For a Smarter City: Trust the Data, Ignore the Hype
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For a Smarter City: Trust the Data, Ignore the Hype

Brad Dunkle, Deputy CIO, City of Charlotte
Brad Dunkle, Deputy CIO, City of Charlotte

Brad Dunkle, Deputy CIO, City of Charlotte

My inbox on any given day contains ideas and suggestions for new technologies from officials, well-meaning constituents and think tank members. Not to mention the companies that stand to make a buck from selling a new technology or application.

It all sounds great, but how do you balance smart city goals with the competing needs of stakeholders while being a good steward of public tax dollars? For me the answer is simple: focus on the fundamentals.

As the deputy chief information officer for the City of Charlotte, I ascribe to a very simple smart city approach. A smart city is one that collects real-time data and taking appropriate, timely actions, based upon that data, for the betterment of residents and visitors.

An effective smart city strategy focuses on one or two well-thought-out initiatives based on a technology core and supported by solid business cases. This technology core consists of intelligent, Internet of Things sensors that collect and report data, and a common platform that provides analytical algorithms and data processing. From that technology core, a municipality can grow its smart city program as funding allows. New sensors, data, algorithms, applications and dashboards can be added to fulfill whatever future smart city initiatives the organization can dream up.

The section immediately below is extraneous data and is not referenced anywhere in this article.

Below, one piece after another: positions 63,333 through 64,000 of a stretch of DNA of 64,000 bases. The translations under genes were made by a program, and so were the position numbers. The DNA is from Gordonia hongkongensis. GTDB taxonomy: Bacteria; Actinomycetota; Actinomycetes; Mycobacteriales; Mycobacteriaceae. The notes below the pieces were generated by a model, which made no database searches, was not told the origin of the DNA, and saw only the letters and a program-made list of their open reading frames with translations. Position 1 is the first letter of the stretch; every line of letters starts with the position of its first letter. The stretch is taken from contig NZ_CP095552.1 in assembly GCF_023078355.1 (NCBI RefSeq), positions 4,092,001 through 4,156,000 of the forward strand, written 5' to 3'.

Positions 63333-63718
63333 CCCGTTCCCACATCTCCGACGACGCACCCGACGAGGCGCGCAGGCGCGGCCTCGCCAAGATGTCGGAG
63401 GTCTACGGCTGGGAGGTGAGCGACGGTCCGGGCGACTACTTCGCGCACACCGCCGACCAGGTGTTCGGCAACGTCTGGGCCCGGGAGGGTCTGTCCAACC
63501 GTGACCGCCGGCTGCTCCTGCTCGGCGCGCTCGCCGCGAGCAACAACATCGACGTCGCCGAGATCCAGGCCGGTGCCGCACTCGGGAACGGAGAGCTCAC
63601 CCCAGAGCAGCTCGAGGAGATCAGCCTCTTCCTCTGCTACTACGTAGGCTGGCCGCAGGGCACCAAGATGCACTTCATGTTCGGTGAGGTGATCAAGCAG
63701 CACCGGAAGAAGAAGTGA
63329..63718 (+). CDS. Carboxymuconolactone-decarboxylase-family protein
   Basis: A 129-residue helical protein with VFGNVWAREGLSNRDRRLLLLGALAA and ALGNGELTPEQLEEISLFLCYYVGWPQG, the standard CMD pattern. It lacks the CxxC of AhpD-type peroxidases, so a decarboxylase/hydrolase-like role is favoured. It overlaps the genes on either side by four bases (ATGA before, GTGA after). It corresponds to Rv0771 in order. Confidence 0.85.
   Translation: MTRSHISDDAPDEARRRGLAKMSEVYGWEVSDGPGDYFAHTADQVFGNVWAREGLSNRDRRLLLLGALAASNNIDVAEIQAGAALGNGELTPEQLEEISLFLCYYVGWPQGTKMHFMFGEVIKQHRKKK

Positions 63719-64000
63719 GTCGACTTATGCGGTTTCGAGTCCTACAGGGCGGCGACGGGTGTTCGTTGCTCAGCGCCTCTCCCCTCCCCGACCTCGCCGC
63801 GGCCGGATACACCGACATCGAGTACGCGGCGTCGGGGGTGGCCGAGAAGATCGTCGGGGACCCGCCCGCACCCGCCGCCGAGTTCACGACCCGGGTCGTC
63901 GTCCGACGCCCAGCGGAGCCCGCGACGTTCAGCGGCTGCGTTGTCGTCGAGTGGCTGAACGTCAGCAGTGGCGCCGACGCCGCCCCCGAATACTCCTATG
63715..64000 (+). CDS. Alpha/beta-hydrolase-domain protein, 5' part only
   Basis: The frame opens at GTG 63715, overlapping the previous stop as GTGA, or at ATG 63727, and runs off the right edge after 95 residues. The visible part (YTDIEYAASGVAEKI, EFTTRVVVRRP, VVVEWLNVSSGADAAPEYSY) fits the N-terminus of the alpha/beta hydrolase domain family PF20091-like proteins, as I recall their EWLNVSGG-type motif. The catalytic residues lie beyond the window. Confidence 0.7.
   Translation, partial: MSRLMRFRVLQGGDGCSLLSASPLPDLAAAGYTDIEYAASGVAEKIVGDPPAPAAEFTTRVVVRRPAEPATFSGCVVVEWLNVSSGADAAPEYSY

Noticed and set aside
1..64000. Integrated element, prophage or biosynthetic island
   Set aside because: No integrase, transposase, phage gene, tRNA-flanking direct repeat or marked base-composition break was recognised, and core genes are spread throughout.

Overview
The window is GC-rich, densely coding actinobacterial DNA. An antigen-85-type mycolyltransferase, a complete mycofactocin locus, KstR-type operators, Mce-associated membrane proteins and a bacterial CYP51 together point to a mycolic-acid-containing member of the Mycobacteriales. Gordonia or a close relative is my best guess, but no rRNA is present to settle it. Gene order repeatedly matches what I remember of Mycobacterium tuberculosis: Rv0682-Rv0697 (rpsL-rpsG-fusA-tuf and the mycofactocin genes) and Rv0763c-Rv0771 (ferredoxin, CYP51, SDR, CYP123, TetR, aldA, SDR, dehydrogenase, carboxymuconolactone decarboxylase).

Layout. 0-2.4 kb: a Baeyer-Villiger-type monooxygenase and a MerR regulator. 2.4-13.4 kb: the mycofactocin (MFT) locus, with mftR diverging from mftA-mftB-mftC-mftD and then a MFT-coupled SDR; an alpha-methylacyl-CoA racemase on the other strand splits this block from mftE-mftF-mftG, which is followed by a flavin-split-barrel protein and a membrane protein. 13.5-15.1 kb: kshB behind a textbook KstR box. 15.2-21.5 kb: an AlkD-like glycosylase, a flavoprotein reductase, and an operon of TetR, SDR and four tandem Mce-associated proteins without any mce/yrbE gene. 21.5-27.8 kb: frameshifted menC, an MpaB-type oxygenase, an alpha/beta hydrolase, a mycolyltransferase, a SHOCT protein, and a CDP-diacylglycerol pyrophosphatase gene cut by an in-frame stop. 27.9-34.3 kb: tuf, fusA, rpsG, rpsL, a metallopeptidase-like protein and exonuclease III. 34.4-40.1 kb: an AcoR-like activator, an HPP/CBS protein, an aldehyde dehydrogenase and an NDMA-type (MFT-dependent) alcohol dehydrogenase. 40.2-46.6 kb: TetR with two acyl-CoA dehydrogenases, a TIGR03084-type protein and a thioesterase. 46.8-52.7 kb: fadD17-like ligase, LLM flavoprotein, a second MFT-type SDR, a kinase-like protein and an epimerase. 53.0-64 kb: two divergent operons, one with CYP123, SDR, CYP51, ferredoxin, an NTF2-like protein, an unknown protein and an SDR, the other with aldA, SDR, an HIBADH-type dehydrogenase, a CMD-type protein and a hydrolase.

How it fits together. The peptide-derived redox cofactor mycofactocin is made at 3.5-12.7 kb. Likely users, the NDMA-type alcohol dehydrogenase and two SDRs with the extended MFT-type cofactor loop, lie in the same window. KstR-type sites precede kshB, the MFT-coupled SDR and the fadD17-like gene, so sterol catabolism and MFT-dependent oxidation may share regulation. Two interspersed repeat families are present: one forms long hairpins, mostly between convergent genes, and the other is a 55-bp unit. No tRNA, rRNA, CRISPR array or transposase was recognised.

Solid business cases are founded on making technology investments that provide the organization and the community with the biggest overall bang for available technology bucks.

Smart City Concepts at Work in Charlotte

The City of Charlotte is committed to smart city technologies and has embraced numerous projects, such as:

Partnering with a local startup that developed a small, low-cost device that can attach to any city vehicle and collect images of road conditions. Each image is processed by an artificial intelligence system that assigns a rating to individual road segments to improve the scheduling of maintenance.

  ​An effective smart city strategy focuses on one or two well-thought-out initiatives based on a technology core and supported by solid business cases 

Creating the North End Smart District. The district north of uptown Charlotte is a hub for city and public-private initiatives centered around technology and innovation. Goals of the smart district include reducing energy use, improving nutrition levels, increasing transit options and boosting tech education.

Equipping some buses, trains and neighborhoods with public Wi-Fi hotspots. Providing internet access for people who may currently lack it helps close a critical gap in the digital divide. Internet access on public transit increases the benefit for commuters and provides incentives for riding the bus, taking cars off the road and reducing traffic congestion.

These projects were pursued because of a business goal or pain point that could be addressed by technology, and not because of a marketing term or its vision.

​Three Tips for Choosing Smart City Projects

Here are three simple tips for choosing smart city projects: 

Portion out your limited technology dollars toward initiatives that can provide the greatest value for your constituents, whether or not they are traditionally classified as smart city initiatives.

Seek out public-private partnership opportunities for your initiatives and prioritize those that can leverage shared resources.

Fully assess the ongoing operating costs associated your smart city initiatives and eliminate those that aren’t sustainable within your expected budget. Nobody wants to take the technology away once it’s been introduced.

A good smart city approach isn’t based on the shiny bells and whistles of the latest technology Rather; it focuses on providing tangible value to a city’s residents and visitors.

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